Ecologist - Writer - Photographer

Ray Harryhausen Tribute Blog

Talos bronze, from Jason and the Argonauts
Ray Harryhausen Tribute Blog

Ray Harryhausen with ceratosaur dinosaur

Ray Harryhausen with ceratosaur dinosaur, from The Animal World (1956).

Ray Harryhausen: Titan of Cinema

29th June 2020 marks the centenary (100th anniversary) of the birth of Ray Harryhausen (1920-2013), storyteller and bringer of life to myths, legends and tales of fantasy and science fiction. A legendary filmmaker, Harryhausen was a genius, a pioneer, and influencer. He was rightly proud of his movies, of the creatures he animated and the stories they told. Here, I present a personal tribute to the life and work of the late great Ray Harryhausen.

There is an immortality that can come with creative productivity. Artists, authors, filmmakers and others have the ability to stoke emotional fires, to burn artistic or metaphorical visions into memories and, for the more influential, produce output that remains in the public conscience across generations through their work. Good and influential art, music, books, and film continue to attract, inform and inspire today, and into the future, no matter how long ago they were created, or how long since the creation of the art or passing of their creator. Ray Harryhausen is one of the immortals. A true titan of cinema.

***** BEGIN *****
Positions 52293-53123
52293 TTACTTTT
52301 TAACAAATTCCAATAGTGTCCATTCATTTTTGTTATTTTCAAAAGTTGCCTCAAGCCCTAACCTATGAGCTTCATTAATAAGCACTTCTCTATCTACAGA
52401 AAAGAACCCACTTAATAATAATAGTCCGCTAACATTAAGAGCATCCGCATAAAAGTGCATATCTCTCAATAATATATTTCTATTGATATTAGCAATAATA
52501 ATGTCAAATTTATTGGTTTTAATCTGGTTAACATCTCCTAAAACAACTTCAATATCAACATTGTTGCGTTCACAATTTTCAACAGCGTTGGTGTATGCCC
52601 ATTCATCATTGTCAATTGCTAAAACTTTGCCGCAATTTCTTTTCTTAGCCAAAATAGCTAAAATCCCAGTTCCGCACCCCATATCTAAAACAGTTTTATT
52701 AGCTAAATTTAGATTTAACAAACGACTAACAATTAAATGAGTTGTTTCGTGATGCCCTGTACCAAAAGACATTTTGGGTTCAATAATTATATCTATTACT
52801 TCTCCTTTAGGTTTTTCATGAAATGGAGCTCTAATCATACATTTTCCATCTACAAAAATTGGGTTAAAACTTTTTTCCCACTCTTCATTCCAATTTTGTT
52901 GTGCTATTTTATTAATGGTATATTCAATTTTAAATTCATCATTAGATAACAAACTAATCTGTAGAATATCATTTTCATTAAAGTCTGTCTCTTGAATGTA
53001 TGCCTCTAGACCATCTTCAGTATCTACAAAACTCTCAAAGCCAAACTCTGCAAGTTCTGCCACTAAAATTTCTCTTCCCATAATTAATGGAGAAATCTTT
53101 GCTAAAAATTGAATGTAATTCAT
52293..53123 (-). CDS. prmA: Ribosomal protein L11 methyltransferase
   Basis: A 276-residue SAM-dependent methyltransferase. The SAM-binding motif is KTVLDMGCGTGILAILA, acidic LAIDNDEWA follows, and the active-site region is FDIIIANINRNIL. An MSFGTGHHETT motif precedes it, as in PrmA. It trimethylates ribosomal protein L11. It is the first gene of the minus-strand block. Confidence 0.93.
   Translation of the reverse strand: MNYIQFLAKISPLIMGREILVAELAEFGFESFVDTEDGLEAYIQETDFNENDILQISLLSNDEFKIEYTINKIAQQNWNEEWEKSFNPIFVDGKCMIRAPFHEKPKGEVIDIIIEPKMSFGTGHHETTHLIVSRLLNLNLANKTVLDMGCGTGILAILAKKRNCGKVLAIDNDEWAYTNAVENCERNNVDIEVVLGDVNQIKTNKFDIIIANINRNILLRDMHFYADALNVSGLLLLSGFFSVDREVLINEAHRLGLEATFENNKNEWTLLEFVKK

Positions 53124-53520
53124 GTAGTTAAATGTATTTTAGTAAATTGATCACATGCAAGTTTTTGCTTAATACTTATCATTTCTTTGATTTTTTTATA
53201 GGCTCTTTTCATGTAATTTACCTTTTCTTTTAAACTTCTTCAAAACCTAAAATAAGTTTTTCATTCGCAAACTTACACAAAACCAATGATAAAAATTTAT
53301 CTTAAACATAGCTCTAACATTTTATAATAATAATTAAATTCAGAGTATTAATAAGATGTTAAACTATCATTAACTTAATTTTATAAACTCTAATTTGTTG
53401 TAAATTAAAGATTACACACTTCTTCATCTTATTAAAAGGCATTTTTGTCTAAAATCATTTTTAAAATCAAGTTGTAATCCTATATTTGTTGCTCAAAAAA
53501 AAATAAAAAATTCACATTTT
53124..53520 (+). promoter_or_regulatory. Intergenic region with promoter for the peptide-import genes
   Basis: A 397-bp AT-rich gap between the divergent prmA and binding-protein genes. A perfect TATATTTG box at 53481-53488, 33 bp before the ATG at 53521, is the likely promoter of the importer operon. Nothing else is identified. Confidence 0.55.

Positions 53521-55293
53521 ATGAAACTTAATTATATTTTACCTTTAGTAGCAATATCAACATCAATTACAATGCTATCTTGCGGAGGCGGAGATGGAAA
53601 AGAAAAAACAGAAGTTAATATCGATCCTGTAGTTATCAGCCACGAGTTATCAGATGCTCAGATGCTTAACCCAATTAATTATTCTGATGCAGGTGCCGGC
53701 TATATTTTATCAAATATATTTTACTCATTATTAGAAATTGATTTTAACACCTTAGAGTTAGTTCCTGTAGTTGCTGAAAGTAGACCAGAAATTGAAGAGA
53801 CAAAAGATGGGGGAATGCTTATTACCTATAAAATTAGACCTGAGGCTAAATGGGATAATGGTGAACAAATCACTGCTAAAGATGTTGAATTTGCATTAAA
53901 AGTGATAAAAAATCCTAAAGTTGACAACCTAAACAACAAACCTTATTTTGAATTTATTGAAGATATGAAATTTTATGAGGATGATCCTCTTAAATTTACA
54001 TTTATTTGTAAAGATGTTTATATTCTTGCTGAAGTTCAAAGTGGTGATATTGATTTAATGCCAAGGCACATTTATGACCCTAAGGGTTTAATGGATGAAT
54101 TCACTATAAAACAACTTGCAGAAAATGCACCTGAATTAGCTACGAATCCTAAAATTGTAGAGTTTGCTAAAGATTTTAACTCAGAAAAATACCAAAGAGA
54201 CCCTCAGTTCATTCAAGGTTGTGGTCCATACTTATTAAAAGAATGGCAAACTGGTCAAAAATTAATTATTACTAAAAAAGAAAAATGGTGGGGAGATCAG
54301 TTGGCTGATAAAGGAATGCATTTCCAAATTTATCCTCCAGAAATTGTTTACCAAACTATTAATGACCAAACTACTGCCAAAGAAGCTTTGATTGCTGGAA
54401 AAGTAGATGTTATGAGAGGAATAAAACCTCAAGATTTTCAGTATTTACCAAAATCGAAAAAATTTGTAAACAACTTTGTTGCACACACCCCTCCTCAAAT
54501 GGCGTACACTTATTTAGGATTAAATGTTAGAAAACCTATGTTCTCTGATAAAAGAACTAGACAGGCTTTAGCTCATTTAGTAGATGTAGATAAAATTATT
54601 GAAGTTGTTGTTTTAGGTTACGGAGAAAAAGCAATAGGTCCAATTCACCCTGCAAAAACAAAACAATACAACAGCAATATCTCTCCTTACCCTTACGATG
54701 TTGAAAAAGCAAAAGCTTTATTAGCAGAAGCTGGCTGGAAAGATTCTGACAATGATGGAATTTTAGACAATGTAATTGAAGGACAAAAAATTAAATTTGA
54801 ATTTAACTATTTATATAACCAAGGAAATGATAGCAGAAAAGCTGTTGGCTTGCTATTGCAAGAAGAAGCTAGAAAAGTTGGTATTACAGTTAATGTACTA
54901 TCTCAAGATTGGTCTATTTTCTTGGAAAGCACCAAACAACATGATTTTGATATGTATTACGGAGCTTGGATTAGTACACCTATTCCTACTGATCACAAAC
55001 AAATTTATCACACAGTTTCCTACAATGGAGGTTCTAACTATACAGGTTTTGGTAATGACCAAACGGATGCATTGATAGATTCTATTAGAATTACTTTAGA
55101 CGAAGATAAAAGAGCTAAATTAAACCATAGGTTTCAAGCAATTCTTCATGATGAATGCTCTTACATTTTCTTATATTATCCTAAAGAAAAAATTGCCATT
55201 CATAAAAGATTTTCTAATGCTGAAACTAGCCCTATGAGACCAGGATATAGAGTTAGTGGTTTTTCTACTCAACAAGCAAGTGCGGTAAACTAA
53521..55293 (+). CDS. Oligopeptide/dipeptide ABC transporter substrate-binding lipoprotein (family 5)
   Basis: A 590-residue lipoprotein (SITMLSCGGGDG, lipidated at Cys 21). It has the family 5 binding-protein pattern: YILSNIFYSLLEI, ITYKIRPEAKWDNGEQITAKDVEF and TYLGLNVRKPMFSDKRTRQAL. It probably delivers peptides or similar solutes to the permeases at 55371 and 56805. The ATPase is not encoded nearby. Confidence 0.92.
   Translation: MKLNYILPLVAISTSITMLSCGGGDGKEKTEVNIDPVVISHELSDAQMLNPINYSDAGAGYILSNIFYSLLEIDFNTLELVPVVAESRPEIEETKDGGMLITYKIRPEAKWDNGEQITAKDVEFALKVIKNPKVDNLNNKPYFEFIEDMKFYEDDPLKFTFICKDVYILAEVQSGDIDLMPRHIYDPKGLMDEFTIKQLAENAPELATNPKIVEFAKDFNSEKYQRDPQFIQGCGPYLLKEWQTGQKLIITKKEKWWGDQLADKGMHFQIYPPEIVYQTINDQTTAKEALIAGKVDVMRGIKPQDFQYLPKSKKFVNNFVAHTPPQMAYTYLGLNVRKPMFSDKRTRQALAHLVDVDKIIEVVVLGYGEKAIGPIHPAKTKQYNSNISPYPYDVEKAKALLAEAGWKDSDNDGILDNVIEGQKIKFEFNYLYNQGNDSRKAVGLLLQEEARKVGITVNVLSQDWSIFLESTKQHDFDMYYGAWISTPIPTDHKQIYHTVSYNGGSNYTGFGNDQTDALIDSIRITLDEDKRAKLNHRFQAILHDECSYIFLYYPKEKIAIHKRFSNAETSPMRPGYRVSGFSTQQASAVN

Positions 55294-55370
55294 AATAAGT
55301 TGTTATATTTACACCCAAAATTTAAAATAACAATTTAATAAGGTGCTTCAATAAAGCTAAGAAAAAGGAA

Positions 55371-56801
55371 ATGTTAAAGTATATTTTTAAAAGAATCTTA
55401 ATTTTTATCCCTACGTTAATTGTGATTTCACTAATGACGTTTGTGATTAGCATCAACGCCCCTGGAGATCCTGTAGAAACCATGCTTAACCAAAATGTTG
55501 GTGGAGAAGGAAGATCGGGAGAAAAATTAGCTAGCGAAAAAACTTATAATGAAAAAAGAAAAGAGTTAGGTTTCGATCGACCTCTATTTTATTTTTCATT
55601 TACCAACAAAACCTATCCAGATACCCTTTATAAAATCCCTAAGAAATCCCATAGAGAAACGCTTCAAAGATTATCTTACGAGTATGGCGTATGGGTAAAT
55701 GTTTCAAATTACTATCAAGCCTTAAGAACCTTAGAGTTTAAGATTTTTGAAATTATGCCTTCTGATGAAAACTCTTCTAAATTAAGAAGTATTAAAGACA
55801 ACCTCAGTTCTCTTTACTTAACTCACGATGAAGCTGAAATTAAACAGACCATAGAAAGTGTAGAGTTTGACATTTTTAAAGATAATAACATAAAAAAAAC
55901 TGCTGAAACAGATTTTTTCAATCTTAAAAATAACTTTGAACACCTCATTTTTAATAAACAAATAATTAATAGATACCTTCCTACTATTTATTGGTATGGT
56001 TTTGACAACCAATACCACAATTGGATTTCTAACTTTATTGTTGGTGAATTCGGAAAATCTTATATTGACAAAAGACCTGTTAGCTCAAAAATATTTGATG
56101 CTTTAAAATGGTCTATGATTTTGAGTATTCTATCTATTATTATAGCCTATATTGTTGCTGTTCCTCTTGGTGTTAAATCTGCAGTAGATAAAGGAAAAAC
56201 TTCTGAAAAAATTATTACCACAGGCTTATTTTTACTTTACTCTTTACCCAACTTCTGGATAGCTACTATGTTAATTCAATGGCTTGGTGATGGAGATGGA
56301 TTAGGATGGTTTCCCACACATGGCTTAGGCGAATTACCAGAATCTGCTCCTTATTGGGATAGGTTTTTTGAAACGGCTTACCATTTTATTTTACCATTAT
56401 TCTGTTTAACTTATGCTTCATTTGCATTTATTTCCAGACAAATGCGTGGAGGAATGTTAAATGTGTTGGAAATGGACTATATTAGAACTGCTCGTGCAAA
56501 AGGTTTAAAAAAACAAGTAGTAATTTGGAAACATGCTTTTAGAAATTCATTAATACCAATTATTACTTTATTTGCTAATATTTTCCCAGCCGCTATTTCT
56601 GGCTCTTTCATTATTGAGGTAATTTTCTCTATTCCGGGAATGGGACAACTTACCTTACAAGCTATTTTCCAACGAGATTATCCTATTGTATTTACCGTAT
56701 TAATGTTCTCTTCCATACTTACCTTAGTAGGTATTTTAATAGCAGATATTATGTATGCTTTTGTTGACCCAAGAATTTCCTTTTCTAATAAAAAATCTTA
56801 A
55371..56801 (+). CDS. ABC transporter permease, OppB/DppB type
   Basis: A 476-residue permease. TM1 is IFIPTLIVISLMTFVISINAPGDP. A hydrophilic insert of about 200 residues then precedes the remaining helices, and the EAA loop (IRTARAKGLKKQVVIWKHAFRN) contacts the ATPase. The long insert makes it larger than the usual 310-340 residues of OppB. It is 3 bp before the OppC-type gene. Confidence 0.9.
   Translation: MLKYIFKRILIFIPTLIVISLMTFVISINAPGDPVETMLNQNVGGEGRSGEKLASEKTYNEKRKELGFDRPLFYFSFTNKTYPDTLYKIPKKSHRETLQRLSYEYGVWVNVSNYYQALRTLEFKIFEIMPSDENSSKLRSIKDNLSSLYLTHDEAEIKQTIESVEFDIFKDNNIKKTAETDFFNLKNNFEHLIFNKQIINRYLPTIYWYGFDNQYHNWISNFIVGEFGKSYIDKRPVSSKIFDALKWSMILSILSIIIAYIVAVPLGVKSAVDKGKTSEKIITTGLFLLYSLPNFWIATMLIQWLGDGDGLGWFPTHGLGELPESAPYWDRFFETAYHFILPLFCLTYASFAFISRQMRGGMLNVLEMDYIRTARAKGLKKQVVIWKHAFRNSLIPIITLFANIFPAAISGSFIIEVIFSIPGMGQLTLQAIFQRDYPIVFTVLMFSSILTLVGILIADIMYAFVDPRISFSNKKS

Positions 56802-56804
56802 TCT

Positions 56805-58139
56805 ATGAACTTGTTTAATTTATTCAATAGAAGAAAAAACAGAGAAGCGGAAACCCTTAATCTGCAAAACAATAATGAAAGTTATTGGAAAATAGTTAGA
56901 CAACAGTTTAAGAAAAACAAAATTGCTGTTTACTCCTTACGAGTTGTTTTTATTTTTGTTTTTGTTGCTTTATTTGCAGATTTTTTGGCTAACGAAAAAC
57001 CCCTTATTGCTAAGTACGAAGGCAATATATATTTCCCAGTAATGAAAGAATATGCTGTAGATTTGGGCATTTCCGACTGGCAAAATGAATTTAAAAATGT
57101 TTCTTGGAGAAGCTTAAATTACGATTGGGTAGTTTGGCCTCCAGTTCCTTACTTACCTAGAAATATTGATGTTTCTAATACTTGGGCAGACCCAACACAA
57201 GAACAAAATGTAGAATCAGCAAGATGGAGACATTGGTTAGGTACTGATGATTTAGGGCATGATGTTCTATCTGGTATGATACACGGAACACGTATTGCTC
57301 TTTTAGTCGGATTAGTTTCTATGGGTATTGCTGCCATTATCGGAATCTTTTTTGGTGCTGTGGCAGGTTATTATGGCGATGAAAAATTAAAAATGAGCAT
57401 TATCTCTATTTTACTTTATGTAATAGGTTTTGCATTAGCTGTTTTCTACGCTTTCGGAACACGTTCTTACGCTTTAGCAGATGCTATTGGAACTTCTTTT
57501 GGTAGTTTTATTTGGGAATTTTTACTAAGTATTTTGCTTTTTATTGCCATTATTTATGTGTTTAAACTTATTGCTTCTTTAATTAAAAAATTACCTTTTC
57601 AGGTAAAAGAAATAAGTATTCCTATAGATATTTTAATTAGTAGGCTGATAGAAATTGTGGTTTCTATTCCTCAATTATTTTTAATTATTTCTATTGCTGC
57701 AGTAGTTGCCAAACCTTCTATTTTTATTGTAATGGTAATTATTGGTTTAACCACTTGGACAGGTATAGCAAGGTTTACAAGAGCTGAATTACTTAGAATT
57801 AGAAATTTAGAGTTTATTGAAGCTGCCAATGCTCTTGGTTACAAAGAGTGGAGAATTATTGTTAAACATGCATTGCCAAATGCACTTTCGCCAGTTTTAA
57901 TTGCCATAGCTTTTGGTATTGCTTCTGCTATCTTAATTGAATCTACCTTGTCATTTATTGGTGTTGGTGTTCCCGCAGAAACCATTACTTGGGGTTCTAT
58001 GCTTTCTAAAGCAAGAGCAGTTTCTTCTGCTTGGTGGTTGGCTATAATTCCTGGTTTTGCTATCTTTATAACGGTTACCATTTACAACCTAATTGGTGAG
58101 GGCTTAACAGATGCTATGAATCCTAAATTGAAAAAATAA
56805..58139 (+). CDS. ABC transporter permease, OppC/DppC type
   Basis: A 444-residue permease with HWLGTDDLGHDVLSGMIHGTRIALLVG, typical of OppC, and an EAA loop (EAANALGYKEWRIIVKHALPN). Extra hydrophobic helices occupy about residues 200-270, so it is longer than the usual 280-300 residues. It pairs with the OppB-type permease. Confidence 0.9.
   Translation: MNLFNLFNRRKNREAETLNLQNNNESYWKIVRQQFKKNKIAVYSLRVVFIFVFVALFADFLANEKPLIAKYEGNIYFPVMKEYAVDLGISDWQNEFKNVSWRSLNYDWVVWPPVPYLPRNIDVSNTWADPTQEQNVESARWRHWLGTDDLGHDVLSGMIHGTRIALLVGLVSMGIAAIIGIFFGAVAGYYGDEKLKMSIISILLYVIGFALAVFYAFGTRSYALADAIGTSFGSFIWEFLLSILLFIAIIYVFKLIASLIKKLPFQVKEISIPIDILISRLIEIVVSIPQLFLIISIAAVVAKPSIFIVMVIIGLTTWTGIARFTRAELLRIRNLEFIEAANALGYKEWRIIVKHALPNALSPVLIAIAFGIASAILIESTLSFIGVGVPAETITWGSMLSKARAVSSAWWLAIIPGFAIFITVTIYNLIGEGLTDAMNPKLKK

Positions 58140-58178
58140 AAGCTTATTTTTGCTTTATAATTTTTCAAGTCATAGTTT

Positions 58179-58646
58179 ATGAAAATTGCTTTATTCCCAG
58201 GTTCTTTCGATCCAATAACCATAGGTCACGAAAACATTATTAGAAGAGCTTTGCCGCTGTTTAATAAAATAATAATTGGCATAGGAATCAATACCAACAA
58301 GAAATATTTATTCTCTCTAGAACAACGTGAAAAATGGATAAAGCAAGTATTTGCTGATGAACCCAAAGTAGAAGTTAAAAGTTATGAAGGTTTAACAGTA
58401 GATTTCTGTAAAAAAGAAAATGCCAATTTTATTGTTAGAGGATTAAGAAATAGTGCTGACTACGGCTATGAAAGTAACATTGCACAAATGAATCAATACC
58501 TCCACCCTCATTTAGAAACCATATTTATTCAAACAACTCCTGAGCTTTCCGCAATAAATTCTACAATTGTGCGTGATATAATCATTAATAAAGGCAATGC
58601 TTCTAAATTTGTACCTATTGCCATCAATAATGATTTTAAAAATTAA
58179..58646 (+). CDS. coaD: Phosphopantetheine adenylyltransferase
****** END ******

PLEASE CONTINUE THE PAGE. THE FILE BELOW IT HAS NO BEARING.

As Ray was inspired and influenced by his predecessor, Willis O’Brien (the man behind the original King Kong), so has Ray left his mark on a plethora of the next generation of movie directors, Steven Spielberg (the Indiana Jones series, and Jurassic Park), Peter Jackson (the Lord of the Rings trilogy), and George Lucas (Star Wars series) to name but three.

Ray Harryhausen is best known as a movie animator, a creator of visual effects for films. By his own admission, the films that he worked on were B-movies, but as Ray himself said “so they were considered B-pictures ... And, now here we are, and they've outlasted many so-called A-pictures.” Ray’s work persists in popular culture today.

Indeed, there was, and is, something magical and memorable about the pictures that Ray Harryhausen worked on. And his input to the movies went beyond the special effects. Many times, Ray brought in the stories, and storytelling was at the heart of what Ray did. “The whole point of making a film is to tell a story”. And Ray was clearly irked by some subsequent films apparently missing the point of special effects – which is to support the story rather than impress, and dominate, in isolation.